We will find out more about your lifestyle and assess what you are finding difficult after your Stroke. As part of this process we will observe how you carry out day to day tasks.
We will aim to see you up to 5 sessions a week for up to 45 minutes to work on goals that are important to you. When you are ready to leave hospital the Occupational Therapist may suggest completing a visit to your home to ensure it is safe for you to return, supply any necessary equipment and provide advice to family and carers.
PT will address the more physical symptoms of your stroke that are impacting on your ability to move yourself around (i.e. in bed or getting from A to B) or carry out tasks. It might involve working on compensatory strategies to help you gain more independence.
Physiotherapy will take place either on the ward or in the gym and you will receive up to five sessions of physiotherapy a week, each session lasting up to 45 minutes. Your physiotherapist may provide you with additional exercises that can be done at your bedside, either on your own or with a friend/relative to support you. It might be suitable for you to attend the supervised balance group that runs twice a week in the gym.
Speech and Language Therapy (SLT)
The SLT team work with the many people who have problems communicating and/or swallowing following a stroke.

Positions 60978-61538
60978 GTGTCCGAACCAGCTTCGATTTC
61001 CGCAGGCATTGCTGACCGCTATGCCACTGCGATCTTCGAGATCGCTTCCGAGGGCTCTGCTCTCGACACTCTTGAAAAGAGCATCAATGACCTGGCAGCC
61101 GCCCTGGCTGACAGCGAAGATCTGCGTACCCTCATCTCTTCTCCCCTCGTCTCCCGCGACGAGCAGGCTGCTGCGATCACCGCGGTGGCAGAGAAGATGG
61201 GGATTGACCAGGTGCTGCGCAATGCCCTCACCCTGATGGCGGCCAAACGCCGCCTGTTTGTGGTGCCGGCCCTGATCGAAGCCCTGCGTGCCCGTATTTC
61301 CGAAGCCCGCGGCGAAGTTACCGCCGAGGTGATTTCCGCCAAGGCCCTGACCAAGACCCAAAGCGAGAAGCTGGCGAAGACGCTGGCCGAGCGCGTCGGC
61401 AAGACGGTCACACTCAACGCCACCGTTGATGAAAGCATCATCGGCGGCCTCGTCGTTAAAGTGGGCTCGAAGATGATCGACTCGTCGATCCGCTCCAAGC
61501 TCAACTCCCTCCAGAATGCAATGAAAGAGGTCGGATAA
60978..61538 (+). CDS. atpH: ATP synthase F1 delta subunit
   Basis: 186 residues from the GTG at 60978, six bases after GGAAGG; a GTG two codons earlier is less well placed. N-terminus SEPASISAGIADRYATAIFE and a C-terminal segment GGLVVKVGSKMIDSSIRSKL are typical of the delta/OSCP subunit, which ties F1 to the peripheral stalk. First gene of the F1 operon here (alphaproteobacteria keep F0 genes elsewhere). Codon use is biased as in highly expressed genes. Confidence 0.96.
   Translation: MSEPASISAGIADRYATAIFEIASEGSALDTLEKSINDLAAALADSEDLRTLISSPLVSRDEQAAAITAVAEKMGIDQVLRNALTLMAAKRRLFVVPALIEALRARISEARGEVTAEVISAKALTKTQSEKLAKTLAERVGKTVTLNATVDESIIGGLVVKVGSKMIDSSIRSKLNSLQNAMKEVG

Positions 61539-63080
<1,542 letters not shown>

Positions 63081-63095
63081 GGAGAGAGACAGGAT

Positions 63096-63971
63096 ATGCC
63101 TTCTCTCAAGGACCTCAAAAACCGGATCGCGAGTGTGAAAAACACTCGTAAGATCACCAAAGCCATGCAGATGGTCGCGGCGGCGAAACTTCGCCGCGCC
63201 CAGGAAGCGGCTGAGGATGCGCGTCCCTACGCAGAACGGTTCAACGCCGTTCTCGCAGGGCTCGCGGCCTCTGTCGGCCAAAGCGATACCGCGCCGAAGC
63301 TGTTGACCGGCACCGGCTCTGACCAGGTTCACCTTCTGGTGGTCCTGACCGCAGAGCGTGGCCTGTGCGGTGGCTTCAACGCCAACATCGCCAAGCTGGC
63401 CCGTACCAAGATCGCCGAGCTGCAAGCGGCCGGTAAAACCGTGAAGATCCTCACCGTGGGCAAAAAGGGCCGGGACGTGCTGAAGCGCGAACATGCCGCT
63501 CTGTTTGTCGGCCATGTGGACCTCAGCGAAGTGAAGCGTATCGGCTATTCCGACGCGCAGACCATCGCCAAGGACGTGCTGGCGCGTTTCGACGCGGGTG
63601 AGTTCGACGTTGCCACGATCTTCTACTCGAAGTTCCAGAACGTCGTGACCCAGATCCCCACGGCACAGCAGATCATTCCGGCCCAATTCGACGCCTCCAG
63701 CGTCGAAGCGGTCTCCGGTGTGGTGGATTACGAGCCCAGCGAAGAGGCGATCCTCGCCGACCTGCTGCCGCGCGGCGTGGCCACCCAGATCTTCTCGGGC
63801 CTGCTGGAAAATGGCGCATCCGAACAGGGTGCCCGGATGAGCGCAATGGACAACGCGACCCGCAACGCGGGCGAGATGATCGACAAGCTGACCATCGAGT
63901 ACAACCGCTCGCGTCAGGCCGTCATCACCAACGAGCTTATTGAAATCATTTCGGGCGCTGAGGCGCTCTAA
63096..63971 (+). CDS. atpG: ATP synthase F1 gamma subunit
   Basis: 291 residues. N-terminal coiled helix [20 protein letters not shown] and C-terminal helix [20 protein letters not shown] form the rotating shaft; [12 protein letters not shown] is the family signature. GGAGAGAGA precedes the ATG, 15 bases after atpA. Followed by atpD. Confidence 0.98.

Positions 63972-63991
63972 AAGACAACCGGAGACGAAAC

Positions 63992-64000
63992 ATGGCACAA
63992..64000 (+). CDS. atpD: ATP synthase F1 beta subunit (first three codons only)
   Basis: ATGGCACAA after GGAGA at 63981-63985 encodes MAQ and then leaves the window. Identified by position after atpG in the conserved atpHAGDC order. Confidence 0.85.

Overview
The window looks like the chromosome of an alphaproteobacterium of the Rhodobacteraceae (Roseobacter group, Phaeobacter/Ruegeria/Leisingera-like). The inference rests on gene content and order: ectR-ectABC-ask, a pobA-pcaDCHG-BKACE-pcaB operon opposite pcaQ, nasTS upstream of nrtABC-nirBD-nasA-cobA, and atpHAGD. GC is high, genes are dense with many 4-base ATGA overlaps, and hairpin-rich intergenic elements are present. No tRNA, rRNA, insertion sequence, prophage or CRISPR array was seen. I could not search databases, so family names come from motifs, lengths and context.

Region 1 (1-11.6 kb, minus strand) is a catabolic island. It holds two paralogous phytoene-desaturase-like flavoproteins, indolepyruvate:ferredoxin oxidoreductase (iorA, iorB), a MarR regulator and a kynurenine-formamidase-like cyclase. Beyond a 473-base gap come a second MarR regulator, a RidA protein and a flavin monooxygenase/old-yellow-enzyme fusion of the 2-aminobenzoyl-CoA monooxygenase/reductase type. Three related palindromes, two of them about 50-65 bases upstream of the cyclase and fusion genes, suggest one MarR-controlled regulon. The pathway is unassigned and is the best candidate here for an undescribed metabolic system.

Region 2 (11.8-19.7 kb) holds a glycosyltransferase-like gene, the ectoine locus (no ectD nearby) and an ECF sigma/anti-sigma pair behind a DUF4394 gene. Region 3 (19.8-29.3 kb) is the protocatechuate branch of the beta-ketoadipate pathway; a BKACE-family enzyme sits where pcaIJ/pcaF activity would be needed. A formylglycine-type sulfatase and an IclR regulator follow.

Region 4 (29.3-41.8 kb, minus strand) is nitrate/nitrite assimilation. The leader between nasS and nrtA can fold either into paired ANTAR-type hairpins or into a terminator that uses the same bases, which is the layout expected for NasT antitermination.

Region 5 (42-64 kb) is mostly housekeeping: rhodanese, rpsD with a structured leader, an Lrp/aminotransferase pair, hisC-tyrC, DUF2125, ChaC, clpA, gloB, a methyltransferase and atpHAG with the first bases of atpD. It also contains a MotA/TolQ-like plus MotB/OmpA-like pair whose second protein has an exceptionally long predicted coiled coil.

The SLT team will assess, and provide help with the early stages of managing, difficulties with swallow and communication you may have after stroke.
We also support families, friends, hospital staff and carers to understand any changes to communication and swallowing that have occurred, and can provide information, advice and strategies so that they can support your recovery process.
What happens after the Acute Stroke Unit?
After a period of rehabilitation on the stroke unit you/your relative will be discharged from the hospital. The location you/your relative are discharged to will depend on your progress after your stroke.
You/your relative may require further rehabilitation in your/their home from community therapy teams or you may require a further in-patient rehabilitation stay at another hospital site.
If you are not able to return home and further rehabilitation is not required the therapy team (as part of the wider MDT) will support you/your family in the discharge decision making process. This will aim to ensure your/your relatives on-going care needs have been considered in order to establish your/your relatives discharge destination.
The department consists of, Specialist Occupational Therapists, Physiotherapists and Speech and Language Therapists, Rotational Therapists and Therapy Technicians.
The multi disciplinary team will endeavour to organise a family meeting for all Stroke patients. The time frame for this may vary slightly depending on the patient’s needs. This is an opportunity to discuss the patient’s progress and on-going plans such as where the patient may go to next.
The Sentinel Stroke National Audit Programme (SSNAP) is a programme of work which aims to improve the quality of stroke care by auditing stroke services against evidence based standards nationally. All Stroke patients admitted to the St George’s Stroke Service will have data relating to key performance targets entered into the SSNAP data set by the SSNAP co-ordinator.